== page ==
General Mills is facing accusations that the palm oil used in its food products is sourced unsustainably, and is strongly linked to deforestation in Southeast Asia.
The Rainforest Action Network kick started a campaign against the US food giant this week by unfurling a 30 x 70 ft banner outside its Minneapolis headquarters reading “Warning: General Mills Destroys Rainforests”.
This publicity event marks the beginning of a drive by the environmental group to persuade General Mills to publically commit to sourcing palm oil in a socially and environmentally responsible way.
Palm oil is an increasingly popular ingredient in food and toiletries, but its production has had a devastating effect on South Asian rainforests, clearing habitats for endangered species like tigers and orang-utans, while also adding to carbon emissions.
Environmental groups including the World Wildlife Fund (WWF), Greenpeace and the Rainforest Action Network (RAN) have therefore been putting pressure on companies to buy sustainably.
The RAN claims that General Mills is violating its own social and environment commitments by buying palm oil unsustainably. By putting pressure on the company to change the lobbying group hopes catalyze change in the industry.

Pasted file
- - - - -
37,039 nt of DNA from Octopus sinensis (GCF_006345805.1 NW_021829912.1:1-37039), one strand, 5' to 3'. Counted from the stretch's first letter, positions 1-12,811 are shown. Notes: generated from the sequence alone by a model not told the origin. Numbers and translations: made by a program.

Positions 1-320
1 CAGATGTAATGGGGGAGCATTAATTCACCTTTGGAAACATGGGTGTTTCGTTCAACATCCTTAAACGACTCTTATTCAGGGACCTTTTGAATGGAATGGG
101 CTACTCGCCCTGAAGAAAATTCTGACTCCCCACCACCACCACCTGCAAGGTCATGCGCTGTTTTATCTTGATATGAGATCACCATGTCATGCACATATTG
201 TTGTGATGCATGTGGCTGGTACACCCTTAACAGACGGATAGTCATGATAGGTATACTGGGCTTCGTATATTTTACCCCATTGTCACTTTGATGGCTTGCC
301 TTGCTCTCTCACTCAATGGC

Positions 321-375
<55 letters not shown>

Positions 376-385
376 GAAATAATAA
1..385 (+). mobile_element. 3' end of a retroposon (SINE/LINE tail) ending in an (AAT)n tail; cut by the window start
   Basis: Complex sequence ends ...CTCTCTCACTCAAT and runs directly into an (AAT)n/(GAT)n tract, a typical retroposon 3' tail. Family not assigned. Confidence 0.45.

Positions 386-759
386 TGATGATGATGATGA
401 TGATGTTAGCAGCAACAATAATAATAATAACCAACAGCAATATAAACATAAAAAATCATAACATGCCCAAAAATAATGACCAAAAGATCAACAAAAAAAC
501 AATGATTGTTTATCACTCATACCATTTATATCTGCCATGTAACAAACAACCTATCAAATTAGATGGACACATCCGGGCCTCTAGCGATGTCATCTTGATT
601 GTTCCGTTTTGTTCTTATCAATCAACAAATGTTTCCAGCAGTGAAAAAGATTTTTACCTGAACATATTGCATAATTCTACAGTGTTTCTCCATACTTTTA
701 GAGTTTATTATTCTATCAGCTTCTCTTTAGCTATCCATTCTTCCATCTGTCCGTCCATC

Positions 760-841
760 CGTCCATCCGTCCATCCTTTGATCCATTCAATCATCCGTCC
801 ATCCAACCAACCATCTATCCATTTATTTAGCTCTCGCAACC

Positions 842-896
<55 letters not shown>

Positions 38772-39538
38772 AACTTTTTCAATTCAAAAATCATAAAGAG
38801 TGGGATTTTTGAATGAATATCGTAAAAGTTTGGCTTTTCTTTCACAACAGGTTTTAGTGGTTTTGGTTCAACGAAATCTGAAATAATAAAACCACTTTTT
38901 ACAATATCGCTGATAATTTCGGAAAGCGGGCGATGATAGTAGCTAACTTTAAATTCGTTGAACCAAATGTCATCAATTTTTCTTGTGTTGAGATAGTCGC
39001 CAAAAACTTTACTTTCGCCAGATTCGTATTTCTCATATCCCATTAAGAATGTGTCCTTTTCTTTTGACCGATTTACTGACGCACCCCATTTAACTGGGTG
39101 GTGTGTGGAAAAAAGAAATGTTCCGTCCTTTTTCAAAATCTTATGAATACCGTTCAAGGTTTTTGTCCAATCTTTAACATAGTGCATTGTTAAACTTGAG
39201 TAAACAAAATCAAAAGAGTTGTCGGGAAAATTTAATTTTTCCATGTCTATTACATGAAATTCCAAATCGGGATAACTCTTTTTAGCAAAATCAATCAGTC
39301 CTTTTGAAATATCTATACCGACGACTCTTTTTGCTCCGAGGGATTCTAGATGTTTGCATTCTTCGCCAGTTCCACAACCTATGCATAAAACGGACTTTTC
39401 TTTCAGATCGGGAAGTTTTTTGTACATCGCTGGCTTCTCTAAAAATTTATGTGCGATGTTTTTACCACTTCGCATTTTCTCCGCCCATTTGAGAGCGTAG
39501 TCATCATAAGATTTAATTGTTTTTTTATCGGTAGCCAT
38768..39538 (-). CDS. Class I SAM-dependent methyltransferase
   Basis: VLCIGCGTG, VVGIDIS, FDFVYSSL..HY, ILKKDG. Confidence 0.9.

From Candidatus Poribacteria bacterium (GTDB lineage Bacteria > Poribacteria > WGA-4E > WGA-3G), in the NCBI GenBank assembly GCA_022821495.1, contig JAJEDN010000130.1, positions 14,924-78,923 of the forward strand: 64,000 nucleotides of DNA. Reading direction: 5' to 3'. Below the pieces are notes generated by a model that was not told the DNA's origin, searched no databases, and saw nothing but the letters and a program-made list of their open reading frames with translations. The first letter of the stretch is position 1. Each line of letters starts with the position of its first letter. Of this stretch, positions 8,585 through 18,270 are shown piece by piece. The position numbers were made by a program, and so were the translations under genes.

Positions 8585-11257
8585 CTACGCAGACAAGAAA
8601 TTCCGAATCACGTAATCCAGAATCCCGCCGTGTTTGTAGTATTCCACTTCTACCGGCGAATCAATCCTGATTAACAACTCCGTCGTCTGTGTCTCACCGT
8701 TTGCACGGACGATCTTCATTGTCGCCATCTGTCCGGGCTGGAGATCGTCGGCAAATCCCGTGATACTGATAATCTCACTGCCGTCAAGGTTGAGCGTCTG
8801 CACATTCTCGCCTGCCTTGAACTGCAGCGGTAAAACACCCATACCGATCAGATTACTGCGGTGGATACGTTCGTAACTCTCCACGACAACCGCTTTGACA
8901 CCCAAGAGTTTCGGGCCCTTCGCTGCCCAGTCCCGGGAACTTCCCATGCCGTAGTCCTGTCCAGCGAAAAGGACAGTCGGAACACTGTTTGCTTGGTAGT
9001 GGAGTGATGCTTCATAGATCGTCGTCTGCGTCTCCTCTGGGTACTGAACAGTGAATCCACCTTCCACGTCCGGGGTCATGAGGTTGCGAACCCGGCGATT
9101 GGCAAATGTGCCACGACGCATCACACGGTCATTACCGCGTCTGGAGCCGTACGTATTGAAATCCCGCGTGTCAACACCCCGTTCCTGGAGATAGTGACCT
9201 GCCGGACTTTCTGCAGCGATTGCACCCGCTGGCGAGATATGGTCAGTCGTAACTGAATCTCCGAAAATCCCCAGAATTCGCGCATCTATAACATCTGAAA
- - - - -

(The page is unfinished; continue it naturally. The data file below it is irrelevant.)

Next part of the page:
“General Mills could do a lot to transform the palm oil supply in the food industry and to protect rainforests, communities and the climate,” said the RAN campaigner Madeline Gardner.
General Mills reply
General Mills claims that the RAN accusations are unfounded. Answering the call to commit to sustainable sourcing the company said “We have – and we do.”
The company said it has engaged suppliers directly in discussions about palm oil production, and that it only buys from suppliers that are members of the Round Table for Sustainable Palm Oil (RSPO).
But members of the RSPO have come in for criticism for not taking sustainability seriously. Greenpeace accused the RSPO member and palm oil supplier Sinar Mas in December of deforestation and peatland clearance.
The WWF has also claimed that demand for certified sustainable is currently low with only one percent of sustainably sourced oil sold as certified. The rest is mixed up with un-certified oil.